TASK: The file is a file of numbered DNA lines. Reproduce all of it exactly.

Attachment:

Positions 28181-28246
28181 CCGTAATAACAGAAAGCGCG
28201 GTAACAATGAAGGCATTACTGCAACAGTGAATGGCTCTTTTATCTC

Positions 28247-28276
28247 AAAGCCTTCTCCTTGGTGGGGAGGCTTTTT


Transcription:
Positions 28181-28246
28181 CCGTAATAACAGAAAGCGCG
28201 GTAACAATGAAGGCATTACTGCAACAGTGAATGGCTCTTTTATCTC

Positions 28247-28276
28247 AAAGCCTTCTCCTTGGTGGGGAGGCTTTTT